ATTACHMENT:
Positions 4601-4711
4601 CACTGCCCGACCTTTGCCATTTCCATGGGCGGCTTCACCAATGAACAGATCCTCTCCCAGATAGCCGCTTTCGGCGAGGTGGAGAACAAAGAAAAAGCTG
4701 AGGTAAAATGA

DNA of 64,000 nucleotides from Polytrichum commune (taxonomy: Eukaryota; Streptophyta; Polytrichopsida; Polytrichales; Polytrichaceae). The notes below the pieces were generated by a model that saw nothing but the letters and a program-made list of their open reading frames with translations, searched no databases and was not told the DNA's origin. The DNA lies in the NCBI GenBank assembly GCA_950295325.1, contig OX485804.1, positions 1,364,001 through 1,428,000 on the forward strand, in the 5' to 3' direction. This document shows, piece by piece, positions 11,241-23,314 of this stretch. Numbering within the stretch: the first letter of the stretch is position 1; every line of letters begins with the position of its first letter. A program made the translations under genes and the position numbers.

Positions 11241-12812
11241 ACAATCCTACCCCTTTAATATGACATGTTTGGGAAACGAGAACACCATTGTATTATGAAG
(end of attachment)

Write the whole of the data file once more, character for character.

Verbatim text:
Positions 4601-4711
4601 CACTGCCCGACCTTTGCCATTTCCATGGGCGGCTTCACCAATGAACAGATCCTCTCCCAGATAGCCGCTTTCGGCGAGGTGGAGAACAAAGAAAAAGCTG
4701 AGGTAAAATGA

DNA of 64,000 nucleotides from Polytrichum commune (taxonomy: Eukaryota; Streptophyta; Polytrichopsida; Polytrichales; Polytrichaceae). The notes below the pieces were generated by a model that saw nothing but the letters and a program-made list of their open reading frames with translations, searched no databases and was not told the DNA's origin. The DNA lies in the NCBI GenBank assembly GCA_950295325.1, contig OX485804.1, positions 1,364,001 through 1,428,000 on the forward strand, in the 5' to 3' direction. This document shows, piece by piece, positions 11,241-23,314 of this stretch. Numbering within the stretch: the first letter of the stretch is position 1; every line of letters begins with the position of its first letter. A program made the translations under genes and the position numbers.

Positions 11241-12812
11241 ACAATCCTACCCCTTTAATATGACATGTTTGGGAAACGAGAACACCATTGTATTATGAAG